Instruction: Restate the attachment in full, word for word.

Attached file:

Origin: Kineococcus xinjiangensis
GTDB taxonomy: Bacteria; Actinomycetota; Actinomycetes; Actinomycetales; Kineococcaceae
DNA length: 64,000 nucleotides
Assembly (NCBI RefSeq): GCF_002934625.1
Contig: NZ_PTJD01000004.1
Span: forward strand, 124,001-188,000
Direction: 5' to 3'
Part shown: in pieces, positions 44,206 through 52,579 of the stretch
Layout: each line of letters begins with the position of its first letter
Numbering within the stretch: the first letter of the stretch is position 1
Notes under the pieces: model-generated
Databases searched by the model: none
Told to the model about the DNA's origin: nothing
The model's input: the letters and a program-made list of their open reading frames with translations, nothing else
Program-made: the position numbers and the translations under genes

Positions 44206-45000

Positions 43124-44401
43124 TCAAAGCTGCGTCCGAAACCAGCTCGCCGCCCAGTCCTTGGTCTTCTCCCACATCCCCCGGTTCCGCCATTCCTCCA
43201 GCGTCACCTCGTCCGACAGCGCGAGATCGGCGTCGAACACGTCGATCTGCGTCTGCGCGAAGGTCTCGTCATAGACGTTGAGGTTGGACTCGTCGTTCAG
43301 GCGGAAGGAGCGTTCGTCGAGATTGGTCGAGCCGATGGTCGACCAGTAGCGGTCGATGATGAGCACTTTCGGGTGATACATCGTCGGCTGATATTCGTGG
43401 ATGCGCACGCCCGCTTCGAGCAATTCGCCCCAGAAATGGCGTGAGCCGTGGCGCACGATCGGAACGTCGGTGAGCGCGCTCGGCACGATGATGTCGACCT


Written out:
Origin: Kineococcus xinjiangensis
GTDB taxonomy: Bacteria; Actinomycetota; Actinomycetes; Actinomycetales; Kineococcaceae
DNA length: 64,000 nucleotides
Assembly (NCBI RefSeq): GCF_002934625.1
Contig: NZ_PTJD01000004.1
Span: forward strand, 124,001-188,000
Direction: 5' to 3'
Part shown: in pieces, positions 44,206 through 52,579 of the stretch
Layout: each line of letters begins with the position of its first letter
Numbering within the stretch: the first letter of the stretch is position 1
Notes under the pieces: model-generated
Databases searched by the model: none
Told to the model about the DNA's origin: nothing
The model's input: the letters and a program-made list of their open reading frames with translations, nothing else
Program-made: the position numbers and the translations under genes

Positions 44206-45000

Positions 43124-44401
43124 TCAAAGCTGCGTCCGAAACCAGCTCGCCGCCCAGTCCTTGGTCTTCTCCCACATCCCCCGGTTCCGCCATTCCTCCA
43201 GCGTCACCTCGTCCGACAGCGCGAGATCGGCGTCGAACACGTCGATCTGCGTCTGCGCGAAGGTCTCGTCATAGACGTTGAGGTTGGACTCGTCGTTCAG
43301 GCGGAAGGAGCGTTCGTCGAGATTGGTCGAGCCGATGGTCGACCAGTAGCGGTCGATGATGAGCACTTTCGGGTGATACATCGTCGGCTGATATTCGTGG
43401 ATGCGCACGCCCGCTTCGAGCAATTCGCCCCAGAAATGGCGTGAGCCGTGGCGCACGATCGGAACGTCGGTGAGCGCGCTCGGCACGATGATGTCGACCT